In terms of SG&A excluding advertising and marketing expense, as previously mentioned, we expect the most significant SG&A leverage to be generated in Q4 given the seasonality of our business. As a reminder, embedded in our SG&A outlook is all of the investments we're making in the business across people, process, and infrastructure, and our Q4 net sales volumes enables us to leverage these investments over prior year.

Regarding advertising and marketing investments, we will continue to invest strategically in fiscal 2020 given the attractive returns on this investment with an annual investment of 10% to 12% of net sales.

So in summary, while we continue to expect quarterly fluctuations due to the timing of our tariff mitigation efforts, our advertising and marketing investments, and investments across all areas of the business to support the significant growth opportunities we have, we anticipate that we will again deliver a high sales growth rate and will generate a positive adjusted EBITDA in fiscal 2020.

Finally, as it relates to capital expenditures, we continue to expect to incur approximately $13 million of CapEx in fiscal 2020 with the vast majority of this spent on the opening of 17 to 20 showrooms, the remodel of approximately 8 legacy stores, and approximately $2.8 million being invested into a company operated Sac manufacturing factory. The remaining spend is being allocated to technology in our showrooms, inventory management and logistic systems, e-commerce platform enhancements, and for headquarters data and support systems. For all other details relating to our results, please refer to our earnings press release.

With that, we'd like now to turn the call back to the operator who can open it up for questions. Operator?

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Questions and Answers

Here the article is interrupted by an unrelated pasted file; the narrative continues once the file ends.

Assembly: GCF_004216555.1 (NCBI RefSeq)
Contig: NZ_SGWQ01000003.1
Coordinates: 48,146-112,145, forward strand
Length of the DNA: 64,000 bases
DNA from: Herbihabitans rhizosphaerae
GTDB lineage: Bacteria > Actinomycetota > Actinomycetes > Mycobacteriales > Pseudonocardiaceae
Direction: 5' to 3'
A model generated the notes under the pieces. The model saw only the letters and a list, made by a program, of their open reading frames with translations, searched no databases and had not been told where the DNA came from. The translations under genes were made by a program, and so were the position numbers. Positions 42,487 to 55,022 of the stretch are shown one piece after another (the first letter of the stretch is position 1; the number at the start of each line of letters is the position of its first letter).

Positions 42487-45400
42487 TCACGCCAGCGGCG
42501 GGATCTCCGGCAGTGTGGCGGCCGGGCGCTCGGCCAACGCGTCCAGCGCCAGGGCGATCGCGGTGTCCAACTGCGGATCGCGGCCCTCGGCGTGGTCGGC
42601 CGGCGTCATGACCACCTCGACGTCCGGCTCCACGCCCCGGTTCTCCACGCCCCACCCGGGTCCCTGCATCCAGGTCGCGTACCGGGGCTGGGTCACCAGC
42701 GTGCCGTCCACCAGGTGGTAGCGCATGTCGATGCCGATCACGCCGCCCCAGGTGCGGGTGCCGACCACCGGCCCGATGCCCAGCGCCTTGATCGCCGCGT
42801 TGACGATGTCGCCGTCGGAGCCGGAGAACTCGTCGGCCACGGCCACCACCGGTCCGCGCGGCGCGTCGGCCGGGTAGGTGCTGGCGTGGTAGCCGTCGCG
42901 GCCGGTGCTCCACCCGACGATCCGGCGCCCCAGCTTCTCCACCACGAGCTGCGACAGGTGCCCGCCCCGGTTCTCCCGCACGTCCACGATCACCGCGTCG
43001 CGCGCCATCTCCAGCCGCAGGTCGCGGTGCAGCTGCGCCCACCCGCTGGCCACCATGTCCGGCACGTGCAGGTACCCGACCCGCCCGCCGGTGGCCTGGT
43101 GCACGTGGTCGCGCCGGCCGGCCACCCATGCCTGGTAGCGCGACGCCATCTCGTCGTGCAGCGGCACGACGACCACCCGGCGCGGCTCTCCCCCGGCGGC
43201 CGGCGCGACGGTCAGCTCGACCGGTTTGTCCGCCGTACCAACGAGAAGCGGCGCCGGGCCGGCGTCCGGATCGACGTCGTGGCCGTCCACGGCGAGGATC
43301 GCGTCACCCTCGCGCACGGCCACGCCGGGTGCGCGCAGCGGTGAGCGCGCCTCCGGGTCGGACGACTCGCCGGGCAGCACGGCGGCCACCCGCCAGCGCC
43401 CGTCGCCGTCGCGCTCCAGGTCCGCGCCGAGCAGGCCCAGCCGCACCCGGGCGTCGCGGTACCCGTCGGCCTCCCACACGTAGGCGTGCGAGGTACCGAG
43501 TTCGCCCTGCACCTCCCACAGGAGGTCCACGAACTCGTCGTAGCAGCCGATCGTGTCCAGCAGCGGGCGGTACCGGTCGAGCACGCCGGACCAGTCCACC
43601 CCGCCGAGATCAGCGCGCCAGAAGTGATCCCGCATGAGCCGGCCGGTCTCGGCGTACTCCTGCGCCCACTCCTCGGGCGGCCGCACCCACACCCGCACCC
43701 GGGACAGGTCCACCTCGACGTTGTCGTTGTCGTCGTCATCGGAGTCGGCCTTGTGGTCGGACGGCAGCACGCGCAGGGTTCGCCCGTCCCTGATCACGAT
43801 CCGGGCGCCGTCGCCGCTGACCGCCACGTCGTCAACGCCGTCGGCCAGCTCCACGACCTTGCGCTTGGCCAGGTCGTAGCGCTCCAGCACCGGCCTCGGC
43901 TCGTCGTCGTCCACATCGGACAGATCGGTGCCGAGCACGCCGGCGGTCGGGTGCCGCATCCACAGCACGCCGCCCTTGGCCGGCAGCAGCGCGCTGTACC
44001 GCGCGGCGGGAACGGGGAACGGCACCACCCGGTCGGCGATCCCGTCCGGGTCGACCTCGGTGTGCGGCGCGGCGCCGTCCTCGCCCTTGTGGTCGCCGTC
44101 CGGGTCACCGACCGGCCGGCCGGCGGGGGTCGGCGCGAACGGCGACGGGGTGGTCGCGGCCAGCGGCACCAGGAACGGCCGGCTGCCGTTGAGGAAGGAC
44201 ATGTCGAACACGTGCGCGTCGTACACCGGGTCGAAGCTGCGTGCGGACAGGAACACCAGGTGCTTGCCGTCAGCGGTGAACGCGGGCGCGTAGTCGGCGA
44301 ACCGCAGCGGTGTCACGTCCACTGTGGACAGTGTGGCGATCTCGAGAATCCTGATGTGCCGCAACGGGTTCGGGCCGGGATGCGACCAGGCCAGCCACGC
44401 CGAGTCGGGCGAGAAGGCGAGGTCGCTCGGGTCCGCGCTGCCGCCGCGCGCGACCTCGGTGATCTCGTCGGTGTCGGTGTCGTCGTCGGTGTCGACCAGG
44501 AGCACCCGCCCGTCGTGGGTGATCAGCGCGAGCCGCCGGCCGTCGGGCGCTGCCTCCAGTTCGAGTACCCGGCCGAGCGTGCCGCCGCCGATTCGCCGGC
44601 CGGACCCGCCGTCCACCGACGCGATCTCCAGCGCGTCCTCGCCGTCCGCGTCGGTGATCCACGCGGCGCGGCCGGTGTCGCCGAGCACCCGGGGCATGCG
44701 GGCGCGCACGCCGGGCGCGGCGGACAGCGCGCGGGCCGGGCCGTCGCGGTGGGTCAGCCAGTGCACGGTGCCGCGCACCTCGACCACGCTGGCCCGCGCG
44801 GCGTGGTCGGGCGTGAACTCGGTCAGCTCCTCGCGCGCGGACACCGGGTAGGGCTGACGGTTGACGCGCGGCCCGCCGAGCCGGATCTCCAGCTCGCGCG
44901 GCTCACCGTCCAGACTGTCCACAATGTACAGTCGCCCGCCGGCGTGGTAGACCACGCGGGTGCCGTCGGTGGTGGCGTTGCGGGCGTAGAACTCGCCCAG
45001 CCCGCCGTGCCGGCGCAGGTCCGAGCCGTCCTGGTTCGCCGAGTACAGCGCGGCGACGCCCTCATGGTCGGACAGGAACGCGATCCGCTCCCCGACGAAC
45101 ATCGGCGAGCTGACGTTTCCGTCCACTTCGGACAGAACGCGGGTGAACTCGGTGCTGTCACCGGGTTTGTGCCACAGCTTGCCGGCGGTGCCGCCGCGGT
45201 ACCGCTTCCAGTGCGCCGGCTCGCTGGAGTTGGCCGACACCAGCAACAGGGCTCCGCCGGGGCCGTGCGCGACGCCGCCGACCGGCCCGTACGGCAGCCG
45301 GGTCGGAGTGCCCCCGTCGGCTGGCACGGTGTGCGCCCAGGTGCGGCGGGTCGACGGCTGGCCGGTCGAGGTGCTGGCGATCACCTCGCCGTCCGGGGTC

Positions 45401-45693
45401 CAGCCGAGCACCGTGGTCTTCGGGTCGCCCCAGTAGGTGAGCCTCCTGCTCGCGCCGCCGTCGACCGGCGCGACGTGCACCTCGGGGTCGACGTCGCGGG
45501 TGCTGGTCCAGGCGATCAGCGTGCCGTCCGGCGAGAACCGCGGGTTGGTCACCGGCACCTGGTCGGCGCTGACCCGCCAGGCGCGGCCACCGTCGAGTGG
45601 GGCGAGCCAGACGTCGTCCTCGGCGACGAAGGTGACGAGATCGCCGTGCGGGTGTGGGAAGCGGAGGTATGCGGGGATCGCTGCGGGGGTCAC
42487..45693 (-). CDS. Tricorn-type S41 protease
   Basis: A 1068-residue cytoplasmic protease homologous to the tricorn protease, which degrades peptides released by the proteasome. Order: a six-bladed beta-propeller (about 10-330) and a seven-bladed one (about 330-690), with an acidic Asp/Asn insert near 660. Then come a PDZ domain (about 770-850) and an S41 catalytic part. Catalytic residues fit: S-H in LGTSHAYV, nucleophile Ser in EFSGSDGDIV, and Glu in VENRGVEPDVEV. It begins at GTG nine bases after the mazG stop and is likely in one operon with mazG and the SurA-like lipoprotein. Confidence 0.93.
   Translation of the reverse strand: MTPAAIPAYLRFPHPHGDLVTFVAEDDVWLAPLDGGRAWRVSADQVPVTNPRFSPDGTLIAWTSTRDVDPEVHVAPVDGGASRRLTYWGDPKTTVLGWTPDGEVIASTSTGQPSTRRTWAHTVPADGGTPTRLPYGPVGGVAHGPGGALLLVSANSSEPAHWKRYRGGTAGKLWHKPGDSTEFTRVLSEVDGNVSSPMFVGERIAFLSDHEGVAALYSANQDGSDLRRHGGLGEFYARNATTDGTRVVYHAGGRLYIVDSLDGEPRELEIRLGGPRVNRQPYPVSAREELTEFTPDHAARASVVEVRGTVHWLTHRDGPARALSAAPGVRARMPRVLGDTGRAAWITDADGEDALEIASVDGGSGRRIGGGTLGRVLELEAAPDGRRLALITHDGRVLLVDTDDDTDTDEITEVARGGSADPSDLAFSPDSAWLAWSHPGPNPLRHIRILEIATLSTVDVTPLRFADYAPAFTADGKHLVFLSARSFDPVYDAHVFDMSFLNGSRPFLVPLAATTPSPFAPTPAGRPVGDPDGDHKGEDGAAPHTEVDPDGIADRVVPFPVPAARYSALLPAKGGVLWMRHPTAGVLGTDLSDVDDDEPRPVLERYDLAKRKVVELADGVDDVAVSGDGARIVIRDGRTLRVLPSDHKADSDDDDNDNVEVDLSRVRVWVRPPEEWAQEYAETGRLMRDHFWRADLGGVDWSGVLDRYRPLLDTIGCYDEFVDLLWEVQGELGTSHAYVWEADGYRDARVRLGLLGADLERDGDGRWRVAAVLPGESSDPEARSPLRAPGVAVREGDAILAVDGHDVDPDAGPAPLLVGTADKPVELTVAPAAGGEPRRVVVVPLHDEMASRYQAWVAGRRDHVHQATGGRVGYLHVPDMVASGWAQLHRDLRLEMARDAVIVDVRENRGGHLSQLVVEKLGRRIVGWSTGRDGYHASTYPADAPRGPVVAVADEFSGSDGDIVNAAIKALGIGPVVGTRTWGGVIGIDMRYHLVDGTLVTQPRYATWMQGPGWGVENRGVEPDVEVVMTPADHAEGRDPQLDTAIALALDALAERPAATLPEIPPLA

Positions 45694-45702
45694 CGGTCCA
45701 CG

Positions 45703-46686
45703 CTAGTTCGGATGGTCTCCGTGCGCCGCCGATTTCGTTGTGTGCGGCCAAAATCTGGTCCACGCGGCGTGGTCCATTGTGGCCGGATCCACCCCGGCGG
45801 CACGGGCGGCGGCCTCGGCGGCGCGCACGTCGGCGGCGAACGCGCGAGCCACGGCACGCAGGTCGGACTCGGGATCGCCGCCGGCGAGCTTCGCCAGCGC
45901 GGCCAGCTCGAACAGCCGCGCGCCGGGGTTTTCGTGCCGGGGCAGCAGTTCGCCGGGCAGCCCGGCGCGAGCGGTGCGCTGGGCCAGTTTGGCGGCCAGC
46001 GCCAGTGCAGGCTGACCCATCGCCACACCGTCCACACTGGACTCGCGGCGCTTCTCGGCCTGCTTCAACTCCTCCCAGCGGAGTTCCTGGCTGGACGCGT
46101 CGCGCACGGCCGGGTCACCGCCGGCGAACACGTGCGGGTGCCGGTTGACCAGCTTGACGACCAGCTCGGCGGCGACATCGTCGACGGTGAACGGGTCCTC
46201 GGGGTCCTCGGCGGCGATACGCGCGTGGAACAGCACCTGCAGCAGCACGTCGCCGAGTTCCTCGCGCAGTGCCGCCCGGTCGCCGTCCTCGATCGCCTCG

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Operator [1]

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(Operator Instructions) Our first question comes from the line of David King with Roth Capital.

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David Michael King, Roth Capital Partners, LLC, Research Division - MD & Senior Research Analyst [2]

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I guess first off on the pre-Memorial Day ad spend that you ran, how did the ROIs compare there to what you were getting previously? And then how should we think about the impact moving forward, particularly as you get into the second half when you'll be anniversarying the start of national TV?

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Jack A. Krause, The Lovesac Company - President & COO [3]

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Yes. I think it's a good question, Dave, but one I can't answer in detail because Memorial Day is it runs through Q2. So I don't think we're seeing any surprises versus what we expected. But the Memorial Day run, we're still analyzing as we still get a tail in terms of return. So it's -- the run hasn't completed in terms of our analysis. But what I can tell you again -- what's that?

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David Michael King, Roth Capital Partners, LLC, Research Division - MD & Senior Research Analyst [4]

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I said fair enough. Go ahead. Go ahead.

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Jack A. Krause, The Lovesac Company - President & COO [5]

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Yes, but what I can tell you is some of the things that we're excited about are those tests I mentioned. So we've had a couple of market tests where we've extended our advertising for 3 weeks at a fairly robust increase in GRPs and we are see -- we were seeing increasing lifts, and we're continuing to expand to the 12 markets prior to Labor Day. And based on -- if those results continue to look good, we will see a pretty major expansion in the level of GRPs at a national level. So we're very happy about those test results.

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David Michael King, Roth Capital Partners, LLC, Research Division - MD & Senior Research Analyst [6]